As you can see, the little verse that is in the insert in the upper middle of the Lenormand Fortune-Telling Cards has been replaced with a playing card. Other than this, the cards are virtually the same, except for size and the pattern on the back of the card. In my limited study of the Lenormand, I have come to understand that the card on the right is the German version of the Lenormand and the card on the right is the French version. However, I do fear that this is a very simplistic way of looking at the cards and I am probably quite wrong in my assessment. While the Lenormand was most popular in Germany and France, there were also decks in Belgium, Dutch, Russian, Brazilian and even American – all similar and different at the same time. (Matthews, 7). So while I would like to make a definitive statement about these cards – like, it was the French who added the pips – I just can’t. I don’t have the proof to back up my statement.

The little booklet that came with The Lenormand Oracle cards was written by Laura Tuan, an European author who writes in Italian and French for a variety of publishers, including LoScarabeo, the publishers of these cards. This booklet was written in Italian and translated by Julie Bradshaw. After having read through over half of Caitlín Matthew’s book, I found Laura Tuan’s booklet mystifying! For openers, she uses reversed cards! On page 9 of The Complete Lenormand Oracle, it states plainly, “Cards always read upright” (Matthews, 9). But this is not so in Tuan’s book. Upright cards are marked with a “C” and reversed cards are marked with a “D”. I have no idea why this is so. I called a friend of mine who is fluent in Italian and he could not give me a clue as to the meaning of “C” and “D”. We both wondered if the letters were arbitrarily assigned by either the author or the translator. But it doesn’t really matter – I am going by what Matthews says and reading the cards upright only.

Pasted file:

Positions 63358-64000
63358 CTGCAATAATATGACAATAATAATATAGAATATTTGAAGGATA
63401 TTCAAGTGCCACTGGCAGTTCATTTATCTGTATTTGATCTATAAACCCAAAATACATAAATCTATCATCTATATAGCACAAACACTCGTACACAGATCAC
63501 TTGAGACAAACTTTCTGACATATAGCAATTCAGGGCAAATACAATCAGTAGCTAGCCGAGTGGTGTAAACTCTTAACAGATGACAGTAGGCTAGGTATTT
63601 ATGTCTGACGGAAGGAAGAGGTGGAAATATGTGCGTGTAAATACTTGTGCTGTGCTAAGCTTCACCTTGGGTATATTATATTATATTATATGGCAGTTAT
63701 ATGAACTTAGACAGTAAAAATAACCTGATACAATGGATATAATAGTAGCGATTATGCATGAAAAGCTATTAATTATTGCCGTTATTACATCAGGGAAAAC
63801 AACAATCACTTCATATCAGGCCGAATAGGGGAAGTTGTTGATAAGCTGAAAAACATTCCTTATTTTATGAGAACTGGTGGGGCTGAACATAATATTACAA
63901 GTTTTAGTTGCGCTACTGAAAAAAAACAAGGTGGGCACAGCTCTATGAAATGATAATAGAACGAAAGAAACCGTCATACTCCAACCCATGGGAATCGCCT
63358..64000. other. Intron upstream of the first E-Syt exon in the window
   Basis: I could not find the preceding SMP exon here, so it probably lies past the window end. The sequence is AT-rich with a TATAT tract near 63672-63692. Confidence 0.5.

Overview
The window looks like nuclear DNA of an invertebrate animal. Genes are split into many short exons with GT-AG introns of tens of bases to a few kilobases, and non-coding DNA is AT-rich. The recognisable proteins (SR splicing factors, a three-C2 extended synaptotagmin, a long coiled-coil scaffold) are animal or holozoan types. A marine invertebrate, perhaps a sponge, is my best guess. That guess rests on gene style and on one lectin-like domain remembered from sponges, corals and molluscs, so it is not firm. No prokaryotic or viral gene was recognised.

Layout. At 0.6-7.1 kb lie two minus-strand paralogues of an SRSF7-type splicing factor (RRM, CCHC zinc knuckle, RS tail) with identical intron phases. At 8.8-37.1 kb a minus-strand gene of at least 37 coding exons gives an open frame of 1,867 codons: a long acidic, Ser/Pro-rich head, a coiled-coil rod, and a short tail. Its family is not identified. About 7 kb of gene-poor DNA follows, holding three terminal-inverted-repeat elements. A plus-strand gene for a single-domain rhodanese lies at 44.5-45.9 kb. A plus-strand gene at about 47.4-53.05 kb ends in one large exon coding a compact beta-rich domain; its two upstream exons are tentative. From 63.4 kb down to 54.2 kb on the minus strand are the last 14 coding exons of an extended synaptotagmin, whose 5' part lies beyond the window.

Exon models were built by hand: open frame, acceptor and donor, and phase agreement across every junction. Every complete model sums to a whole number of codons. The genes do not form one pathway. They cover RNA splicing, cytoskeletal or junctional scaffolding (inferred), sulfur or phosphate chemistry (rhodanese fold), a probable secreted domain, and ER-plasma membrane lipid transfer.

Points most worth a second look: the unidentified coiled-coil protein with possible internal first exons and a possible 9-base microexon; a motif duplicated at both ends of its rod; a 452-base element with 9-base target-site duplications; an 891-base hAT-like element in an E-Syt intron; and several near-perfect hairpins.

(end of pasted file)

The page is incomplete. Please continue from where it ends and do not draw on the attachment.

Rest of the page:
The other thing I found curious is that, unlike the booklet that came with The Lenormand Fortune-Telling Cards, there was no “dictionary” of meaning for the cards. Instead, there are two “guided” spreads – the Horoscope spread and the Gypsy spread – and the meanings of the cards are given in relation to those spreads. In the back of the books, she has several “unguided” spreads, with “positions” for each card to set upon and what they mean at that position. Again – I have to refer back to Matthews – “In Tarot, cards are laid out in redecided or named positions…Each position is an essential part of the reading and helps define or frame how the card laid upon the place is to be read…Conversely, Lenormand cards work by proximity to each other, creating meaning through juxtaposition. This is a more linguistic method…Lenormand cards work together to create different meanings…” (Matthews, 10).

This is not the first booklet for a deck of Tarot or Oracle cards that I read through and decided that it was better off left in the box it came in. I have quite a collection of them. The way I see it, if you have a really good text on the subject, that’s what you use. Right now, The Complete Lenormand Oracle Handbook is my basic text for learning the Lenormand – it’s my Norton Shakespeare, so to speak. Of course you can’t read too much on any subject or have too many books – heaven forbid! – but it’s always good to have a good basic text on any subject – something you can refer back to again and again.

I did consecrate the deck as Tuan suggests on page 8 of the booklet. I had to tweak the ritual a little bit, as I didn’t have a red table cloth or any incense, but I made do. A red napkin worked just fine for a cloth and some crushed basil burning in a small censor was a fine insence. This, of course, is par for the course in my little witchy world! If you can’t improvise, then you can’t make magic!

In the upcoming months, I will be working with Caitlín Matthew’s excellent book and whatever other books on the Lenormand I may find. But as I said previously, The Complete Lenormand Oracle Handbook is going to be my basic text for this subject. I do hope you find it as fascinating as I do!